An ounce of prevention is worth well more than a pound of cure, especially when it comes to dock electric safety.
While it would be nice if every aspect of boating and Lake life was just plug-and-play, the reality is: things need to be maintained. And while boaters are typically diligent to winterize, maintain, and inspect their vessel (or pay someone qualified to do it), it can be tempting to gloss over the other stuff. But when it comes to safely enjoying the Lake life, Catalyst Electric owner Jon Bussey says few things are more important than ensuring your dock’s electrical system is in good shape. In business at Lake of the Ozarks for 10 years, Catalyst’s crews inspect hundreds of docks every year, and Bussey says some of the elecrical problems they find—and solve—are disconcerting.
By Ameren’s count (the utility company that permits docks on Lake of the Ozarks), the Lake has more than 30,000 docks along its 1,150 miles of shoreline. The vast majority of those docks use electrical connections: for everything from boat lifts to lights to water pumps to fancy bar setups. The harsh elements of the Ozarks—from humidity and temperature swings to the rocking waves of a busy summer on the top recreational lake in the nation—can take their toll on the elements of a dock’s electrical system. And while the number of electric shock incidents on the water has been small—considering the hundreds of thousands of visitors the Lake sees every year—one electrical accident is too many.
There have been multiple electrocutions or near-electrocutions at the Lake over the past decade:
LAKE OF THE OZARKS, Mo. — Investigators say a breaker that kept tripping was a sign of wirin…
LAKE OF THE OZARKS, Mo. — It could have been fatal.
LAKE OF THE OZARKS, Mo. – Two children died Wednesday afternoon from electrocution while swi…
The Missouri Supreme Court found Ameren Missouri isn’t liable for the electrocution deaths o…
LAKE OF THE OZARKS, Mo. – A 26-year-old woman died Saturday night in a dock-electrocution in…
“The best way to prevent another electrocution is for dock owners to be diligent,” Bussey said. “Honestly, you can’t be too careful. But at the very least, a good place to start is by visually inspecting your dock’s electrical system every spring, as you prepare to get on, or in, the water.”
Electricity can kill, so when in doubt, dock owners should always call an electrician. At the risk of sounding self-serving, Bussey points out not all electricians are created equally… better to spend the extra few bucks on a reputable electrician than go with the guy who swears he’s real handy and can probably figure it out. To that point, Bussey’s business partner Seth Agnew is literally a nationally-acclaimed electrician. Agnew recently won third place in an "Elite Tradesmen" national electrician competition. Check out the video of his award-winning, incredibly-efficient wiring job…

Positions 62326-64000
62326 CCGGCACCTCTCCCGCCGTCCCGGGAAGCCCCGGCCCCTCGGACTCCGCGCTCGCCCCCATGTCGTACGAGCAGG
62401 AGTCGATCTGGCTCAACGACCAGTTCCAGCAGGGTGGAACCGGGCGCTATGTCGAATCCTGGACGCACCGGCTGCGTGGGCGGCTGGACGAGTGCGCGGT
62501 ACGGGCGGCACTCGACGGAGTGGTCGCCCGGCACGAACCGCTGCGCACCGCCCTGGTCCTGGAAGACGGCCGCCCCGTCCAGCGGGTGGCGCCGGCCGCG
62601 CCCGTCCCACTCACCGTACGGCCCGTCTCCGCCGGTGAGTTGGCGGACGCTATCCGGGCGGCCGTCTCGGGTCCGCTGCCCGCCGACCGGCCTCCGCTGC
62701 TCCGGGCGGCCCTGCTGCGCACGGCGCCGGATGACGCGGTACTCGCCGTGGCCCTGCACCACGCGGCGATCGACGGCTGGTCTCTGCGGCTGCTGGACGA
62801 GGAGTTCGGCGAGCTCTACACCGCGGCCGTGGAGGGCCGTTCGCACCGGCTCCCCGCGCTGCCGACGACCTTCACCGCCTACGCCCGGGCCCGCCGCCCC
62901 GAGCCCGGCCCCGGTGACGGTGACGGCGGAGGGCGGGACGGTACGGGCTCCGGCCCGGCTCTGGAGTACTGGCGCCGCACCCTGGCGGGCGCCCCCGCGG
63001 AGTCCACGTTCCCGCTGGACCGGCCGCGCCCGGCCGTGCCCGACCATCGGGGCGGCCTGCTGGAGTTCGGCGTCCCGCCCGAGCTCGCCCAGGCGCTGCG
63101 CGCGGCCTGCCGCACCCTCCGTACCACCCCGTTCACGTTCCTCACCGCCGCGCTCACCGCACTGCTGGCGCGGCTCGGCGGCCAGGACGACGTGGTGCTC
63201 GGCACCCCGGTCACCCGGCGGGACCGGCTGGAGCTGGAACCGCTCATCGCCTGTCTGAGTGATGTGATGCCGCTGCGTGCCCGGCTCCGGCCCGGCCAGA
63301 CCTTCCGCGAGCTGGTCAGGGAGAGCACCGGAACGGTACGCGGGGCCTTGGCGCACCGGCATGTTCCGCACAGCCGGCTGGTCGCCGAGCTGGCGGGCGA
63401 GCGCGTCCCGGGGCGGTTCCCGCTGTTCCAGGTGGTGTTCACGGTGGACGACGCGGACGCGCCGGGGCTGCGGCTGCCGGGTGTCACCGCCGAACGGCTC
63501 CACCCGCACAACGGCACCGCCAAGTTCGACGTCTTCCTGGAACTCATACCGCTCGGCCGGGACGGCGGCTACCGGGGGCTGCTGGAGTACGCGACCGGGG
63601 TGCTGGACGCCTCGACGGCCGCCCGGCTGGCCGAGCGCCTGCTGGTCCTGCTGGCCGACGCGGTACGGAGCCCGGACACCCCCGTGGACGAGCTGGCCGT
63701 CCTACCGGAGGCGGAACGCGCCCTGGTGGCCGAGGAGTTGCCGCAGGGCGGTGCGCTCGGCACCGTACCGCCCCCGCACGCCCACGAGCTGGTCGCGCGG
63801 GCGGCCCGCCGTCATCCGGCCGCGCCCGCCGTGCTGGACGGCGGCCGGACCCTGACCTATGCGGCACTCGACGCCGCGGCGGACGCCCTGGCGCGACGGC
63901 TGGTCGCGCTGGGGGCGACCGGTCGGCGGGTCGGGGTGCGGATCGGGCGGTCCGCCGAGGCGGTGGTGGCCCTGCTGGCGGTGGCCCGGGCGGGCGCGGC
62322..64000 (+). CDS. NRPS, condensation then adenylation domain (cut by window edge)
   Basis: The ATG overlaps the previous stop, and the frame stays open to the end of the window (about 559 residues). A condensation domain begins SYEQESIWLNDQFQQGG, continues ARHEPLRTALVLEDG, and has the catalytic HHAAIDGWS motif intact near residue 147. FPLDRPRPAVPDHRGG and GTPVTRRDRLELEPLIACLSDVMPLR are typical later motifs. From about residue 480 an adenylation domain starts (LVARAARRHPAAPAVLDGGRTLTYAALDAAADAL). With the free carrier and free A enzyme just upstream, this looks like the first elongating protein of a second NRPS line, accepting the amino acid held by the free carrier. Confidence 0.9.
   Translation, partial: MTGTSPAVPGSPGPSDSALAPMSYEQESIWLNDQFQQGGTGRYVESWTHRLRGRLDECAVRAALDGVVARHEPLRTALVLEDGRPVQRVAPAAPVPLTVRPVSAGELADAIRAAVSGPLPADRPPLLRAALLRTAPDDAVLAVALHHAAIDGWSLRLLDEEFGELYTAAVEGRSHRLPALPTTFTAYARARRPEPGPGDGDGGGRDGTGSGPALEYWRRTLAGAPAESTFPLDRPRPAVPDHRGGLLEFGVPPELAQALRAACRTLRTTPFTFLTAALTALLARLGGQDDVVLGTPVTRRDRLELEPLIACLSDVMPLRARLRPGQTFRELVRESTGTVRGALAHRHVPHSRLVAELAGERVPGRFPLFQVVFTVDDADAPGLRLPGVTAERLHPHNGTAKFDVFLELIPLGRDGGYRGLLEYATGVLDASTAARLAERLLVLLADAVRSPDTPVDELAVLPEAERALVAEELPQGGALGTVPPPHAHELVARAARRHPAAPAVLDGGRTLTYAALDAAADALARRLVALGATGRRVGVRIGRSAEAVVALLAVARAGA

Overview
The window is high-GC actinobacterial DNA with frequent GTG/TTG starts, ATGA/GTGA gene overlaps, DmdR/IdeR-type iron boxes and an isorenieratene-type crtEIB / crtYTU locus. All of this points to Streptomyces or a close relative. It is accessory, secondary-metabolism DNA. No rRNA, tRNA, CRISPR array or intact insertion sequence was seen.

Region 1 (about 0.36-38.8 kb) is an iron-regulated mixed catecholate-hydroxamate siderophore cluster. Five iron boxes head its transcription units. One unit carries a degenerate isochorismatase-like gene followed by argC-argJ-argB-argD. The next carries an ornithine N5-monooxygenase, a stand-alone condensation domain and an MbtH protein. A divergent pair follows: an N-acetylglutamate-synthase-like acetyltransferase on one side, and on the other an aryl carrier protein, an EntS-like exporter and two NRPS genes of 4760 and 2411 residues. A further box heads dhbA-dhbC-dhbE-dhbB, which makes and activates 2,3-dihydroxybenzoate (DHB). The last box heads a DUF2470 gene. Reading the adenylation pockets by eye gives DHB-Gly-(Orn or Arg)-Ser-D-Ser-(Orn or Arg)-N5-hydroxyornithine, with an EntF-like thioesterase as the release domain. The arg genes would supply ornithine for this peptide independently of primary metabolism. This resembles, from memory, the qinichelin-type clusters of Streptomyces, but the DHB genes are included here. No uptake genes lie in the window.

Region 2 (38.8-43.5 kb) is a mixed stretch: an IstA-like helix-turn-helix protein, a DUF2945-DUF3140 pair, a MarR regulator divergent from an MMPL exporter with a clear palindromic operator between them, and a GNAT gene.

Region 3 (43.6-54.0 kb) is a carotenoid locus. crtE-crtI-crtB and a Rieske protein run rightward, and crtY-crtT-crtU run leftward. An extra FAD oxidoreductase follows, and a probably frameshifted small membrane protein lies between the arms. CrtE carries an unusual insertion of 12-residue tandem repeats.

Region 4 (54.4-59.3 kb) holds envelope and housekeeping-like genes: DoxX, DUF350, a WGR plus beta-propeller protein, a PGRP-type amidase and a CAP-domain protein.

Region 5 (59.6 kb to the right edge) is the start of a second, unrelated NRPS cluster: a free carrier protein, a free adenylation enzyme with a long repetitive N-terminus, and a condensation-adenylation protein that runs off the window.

(Skip to 20:17, 22:13, 23:00, and especially 24:55 – 26:00)
Bussey says dock owners don’t even need to touch any wires to perform a safe, visual inspection of their dock’s electrical system. Just looking closely—and knowing where to look—can help catch minor issues early, before they come major problems.
Here’s what to look at, and what to look for:
ELECTRICAL INSPECTION CHECKLIST FOR DOCK OWNERS
1. CHECK BOXES & BREAKERS
-Boxes, fittings & covers should be in good shape. If they’re broken, they can expose wires to the elements and possibly result in electrical problems
-Every month, check every GFCI breaker by using the test button as well as a plug-in GFCI tester
-If you don’t have GFCI breakers leading to your dock, it’s time to call an electrician… today
**Pictured below: Seth Agnew, of Catalyst Electric, works on the electric connection for a Lake of the Ozarks dock.
2. CHECK YOUR CONDUIT
-Visually inspect the conduit coming from the house to the shoreline. It should be intact, and joints should be tight
-On the dock, visually inspect conduit running overhead and/or under the decking. If there’s any separation in conduit joints, conduit damage, or visible wear and tear, you might have a problem.
-(If wiring on your dock has not been run in conduit, it’s time to call an electrician)
**Pictured below: 1) a broken conduit and 2) conduit not properly strapped to the dock structure
3. ON THE SHORELINE
-Your grounding jumpers—from the dock to the shoreline—should have good connections and be secure
-Make sure that when the shoreline breakers are off, all power to the dock is off. If the breakers are off but you’ve still got power on the dock, you’ve got a problem.
-Visually inspect cords leading to pumps or lifts, and make sure they’re in good shape
**The disconnect pictured below is shown submerged during flooding. Breakers are not rated for water contact, so if you know any flooding has submerged your electrical connections, you should call an electrician to have them checked immediately.**
4. IN THE WATER
-Have a certified mechanic thoroughly check the boat’s electrical system. Faulty boat electrical grounds can be as dangerous as a poorly grounded dock.
-Use a current-detecting device to test the water around the dock before you go for a swim.
The proposal that would have banned swimming near docks is gone, but does improving dock safety require legislation, or just cooperation?